Cryptosporidium spp. and giardia spp. in free-ranging introduced monk parakeets from Santiago, Chile
Sandoval Rodríguez, Alejandra
Marcone Dapelo, Daniela Teresa
Alegría Morán, Raúl Alejandro
Larraechea Bascuñán, Matilde
Fredes Martínez, Fernando Guillermo
Briceño Urzúa, Cristóbal
Cita de ítem
Animals 2021, 11, 801.
Monk Parakeets are medium-sized parrots that were internationally traded as
pets and that as a byproduct have become invasive species in 19 countries. This is the case of Chile,
where Monk Parakeets have thrived in the city of Santiago. Cryptosporidium spp. and Giardia spp. are
parasites that can affect the digestive system of a wide variety of animals, including humans and birds.
This study sought to determine the occurrence of these parasites within Monk Parakeets from the city
of Santiago. To do this, 207 fecal samples from Monk Parakeet nestlings that were captured during
the summer seasons of 2017 and 2018 were analyzed. Environmental data related to the trees in which
the nestlings were captured was studied in order to the determine the existence of areas more prone
to have infected parakeets and whether certain environmental variables influence the presence or
absence of these parasites in Monk Parakeets. In total, 33 samples were positive to the presence of one
or both parasites. Of the 33, 10 nestlings (30%) were infected with Cryptosporidium spp. and 25 (76%)
with Giardia spp. Two nestlings were infected with both parasites (6%). Environmental analyses
revealed that pruned trees might constitute a protective factor against infection with these parasites.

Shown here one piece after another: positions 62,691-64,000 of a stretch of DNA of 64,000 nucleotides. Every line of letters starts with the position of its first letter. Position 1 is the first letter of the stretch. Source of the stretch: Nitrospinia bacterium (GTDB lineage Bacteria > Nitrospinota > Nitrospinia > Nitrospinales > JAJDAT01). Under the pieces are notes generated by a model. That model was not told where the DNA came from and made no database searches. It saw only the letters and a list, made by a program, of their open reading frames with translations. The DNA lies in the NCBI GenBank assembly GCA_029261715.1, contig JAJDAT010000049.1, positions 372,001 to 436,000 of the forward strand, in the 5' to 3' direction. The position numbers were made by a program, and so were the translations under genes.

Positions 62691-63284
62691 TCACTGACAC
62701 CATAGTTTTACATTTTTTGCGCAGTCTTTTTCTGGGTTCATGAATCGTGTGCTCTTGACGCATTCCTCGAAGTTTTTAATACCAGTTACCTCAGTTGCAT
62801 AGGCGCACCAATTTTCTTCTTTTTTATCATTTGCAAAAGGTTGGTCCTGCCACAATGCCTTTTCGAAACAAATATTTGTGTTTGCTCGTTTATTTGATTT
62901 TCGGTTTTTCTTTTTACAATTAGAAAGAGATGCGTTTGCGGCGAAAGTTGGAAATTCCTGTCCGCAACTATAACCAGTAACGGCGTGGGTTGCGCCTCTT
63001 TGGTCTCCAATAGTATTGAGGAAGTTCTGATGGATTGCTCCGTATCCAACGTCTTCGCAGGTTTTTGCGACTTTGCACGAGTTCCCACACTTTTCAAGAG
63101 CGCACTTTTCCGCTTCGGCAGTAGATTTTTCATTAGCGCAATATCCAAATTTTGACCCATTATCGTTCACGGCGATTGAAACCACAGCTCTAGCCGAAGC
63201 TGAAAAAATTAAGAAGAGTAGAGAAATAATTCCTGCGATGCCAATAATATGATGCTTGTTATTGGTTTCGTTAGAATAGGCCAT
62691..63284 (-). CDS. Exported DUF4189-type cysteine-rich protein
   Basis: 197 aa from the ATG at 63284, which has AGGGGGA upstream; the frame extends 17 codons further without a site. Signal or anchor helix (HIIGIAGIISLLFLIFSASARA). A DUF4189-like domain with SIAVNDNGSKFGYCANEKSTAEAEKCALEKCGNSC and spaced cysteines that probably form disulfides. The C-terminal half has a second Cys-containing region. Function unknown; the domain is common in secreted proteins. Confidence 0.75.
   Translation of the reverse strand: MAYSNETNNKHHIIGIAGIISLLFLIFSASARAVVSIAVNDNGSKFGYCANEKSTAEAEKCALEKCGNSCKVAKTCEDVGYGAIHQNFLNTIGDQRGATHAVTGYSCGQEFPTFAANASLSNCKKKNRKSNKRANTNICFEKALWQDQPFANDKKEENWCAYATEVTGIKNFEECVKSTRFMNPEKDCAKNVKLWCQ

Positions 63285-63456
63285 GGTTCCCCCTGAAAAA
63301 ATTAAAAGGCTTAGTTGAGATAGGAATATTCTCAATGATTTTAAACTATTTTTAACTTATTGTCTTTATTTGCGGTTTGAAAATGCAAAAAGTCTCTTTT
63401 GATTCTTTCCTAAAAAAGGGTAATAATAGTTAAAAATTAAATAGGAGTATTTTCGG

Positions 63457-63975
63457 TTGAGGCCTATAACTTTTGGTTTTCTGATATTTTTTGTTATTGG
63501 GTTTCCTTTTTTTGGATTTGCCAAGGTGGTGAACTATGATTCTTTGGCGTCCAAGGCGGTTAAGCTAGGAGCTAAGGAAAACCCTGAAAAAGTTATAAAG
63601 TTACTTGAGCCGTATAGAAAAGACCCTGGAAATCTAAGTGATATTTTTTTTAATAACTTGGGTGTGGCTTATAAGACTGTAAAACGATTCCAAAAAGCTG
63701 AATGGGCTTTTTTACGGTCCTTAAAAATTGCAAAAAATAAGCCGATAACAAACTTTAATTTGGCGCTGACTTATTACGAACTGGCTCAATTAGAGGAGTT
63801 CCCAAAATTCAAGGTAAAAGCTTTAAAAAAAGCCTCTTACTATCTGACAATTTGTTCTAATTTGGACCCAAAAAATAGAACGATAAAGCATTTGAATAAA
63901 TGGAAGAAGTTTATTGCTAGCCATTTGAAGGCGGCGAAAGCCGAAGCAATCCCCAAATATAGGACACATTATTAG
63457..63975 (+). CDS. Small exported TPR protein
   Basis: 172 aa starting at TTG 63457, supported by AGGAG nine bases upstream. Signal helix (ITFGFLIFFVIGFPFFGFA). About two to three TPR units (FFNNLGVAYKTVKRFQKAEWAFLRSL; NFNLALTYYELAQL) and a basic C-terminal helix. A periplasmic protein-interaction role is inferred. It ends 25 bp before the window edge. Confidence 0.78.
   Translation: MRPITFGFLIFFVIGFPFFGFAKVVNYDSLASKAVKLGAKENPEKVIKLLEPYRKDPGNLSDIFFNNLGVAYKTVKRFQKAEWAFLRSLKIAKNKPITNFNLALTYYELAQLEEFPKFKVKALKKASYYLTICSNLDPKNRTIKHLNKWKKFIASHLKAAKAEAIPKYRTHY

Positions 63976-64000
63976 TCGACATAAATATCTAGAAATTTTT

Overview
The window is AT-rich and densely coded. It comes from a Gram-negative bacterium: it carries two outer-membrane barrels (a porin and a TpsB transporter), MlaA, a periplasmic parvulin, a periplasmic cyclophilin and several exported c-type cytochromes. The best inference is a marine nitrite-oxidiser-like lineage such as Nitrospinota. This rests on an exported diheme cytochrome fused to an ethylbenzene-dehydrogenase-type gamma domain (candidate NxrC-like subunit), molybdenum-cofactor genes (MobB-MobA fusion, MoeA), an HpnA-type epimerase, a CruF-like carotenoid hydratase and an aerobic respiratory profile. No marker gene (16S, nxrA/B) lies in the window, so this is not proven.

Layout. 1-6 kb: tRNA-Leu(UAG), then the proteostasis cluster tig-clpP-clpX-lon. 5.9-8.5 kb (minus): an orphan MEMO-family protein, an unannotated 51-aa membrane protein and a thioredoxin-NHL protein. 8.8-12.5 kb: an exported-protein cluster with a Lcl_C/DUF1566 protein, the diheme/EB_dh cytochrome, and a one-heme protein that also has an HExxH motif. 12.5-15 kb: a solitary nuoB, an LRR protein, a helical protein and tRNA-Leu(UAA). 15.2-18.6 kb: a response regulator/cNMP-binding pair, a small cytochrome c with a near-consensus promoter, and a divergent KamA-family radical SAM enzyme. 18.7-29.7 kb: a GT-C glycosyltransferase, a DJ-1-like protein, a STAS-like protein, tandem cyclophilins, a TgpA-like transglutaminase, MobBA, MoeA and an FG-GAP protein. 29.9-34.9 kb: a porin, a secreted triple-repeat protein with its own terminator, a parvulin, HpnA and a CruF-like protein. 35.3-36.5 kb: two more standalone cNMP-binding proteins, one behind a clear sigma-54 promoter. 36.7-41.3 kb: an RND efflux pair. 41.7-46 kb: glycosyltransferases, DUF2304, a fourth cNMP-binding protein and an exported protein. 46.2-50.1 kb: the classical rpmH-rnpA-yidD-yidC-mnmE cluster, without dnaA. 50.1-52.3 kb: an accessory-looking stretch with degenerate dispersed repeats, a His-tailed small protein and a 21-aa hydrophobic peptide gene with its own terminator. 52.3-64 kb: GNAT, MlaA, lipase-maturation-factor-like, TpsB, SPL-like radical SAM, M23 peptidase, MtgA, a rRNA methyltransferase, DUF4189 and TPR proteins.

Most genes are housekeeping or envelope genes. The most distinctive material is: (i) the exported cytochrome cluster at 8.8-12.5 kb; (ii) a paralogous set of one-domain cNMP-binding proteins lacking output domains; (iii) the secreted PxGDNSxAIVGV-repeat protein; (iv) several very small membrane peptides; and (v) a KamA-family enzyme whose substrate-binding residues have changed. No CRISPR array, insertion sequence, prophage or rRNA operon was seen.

These findings emphasize Monk Parakeet’s potential role as a disease disseminator, especially in
Monk Parakeets (Myiopsitta monachus) are medium-sized parrots that due to international
pet trade currently exist as invasive species in 19 countries globally. Such is the case of Chile, where
Monk Parakeets have thrived in the city of Santiago. Cryptosporidium spp. and Giardia spp. are
worldwide distributed gastrointestinal parasites whose potential hosts include birds and humans.
The present study sought to determine the presence of these pathogens in Monk Parakeets from
Santiago. During the austral summers of 2017 and 2018, 207 Monk Parakeet nestlings were captured,
and fecal samples were studied via microscopical analyses. Environmental data related to the trees
in which the nestlings were captured were analyzed to establish the existence of infection clusters.
Associations between spatial clusters, environmental variables, and the presence or absence of these
pathogens were explored. In total, 33 samples were positive to the presence of one or both protozoa.
Of the 33, Cryptosporidium spp. oocysts were detected in 10 nestlings (30%) while Giardia spp.
cysts were detected in 25 (76%). Two nestlings presented poly-parasitism (6%). Statistical analyses
established pruned trees as a potential protective factor against infection with these parasites. The
present study corresponds to the second report of Cryptosporidium spp. in Monk Parakeets in Chile
and the first worldwide report of Giardia spp. in these birds, emphasizing Monk Parakeet’s potential
role as a reservoir and pathogen disseminator, especially in urban environments.
National Agency for Research and Development (ANID)/FONDECYT Initiation 11160852
ANID/Scholarship Program/BECA DE DOCTORADO NACIONAL 2018-21181241
Type of license
Attribution-NonCommercial-NoDerivs 3.0 United States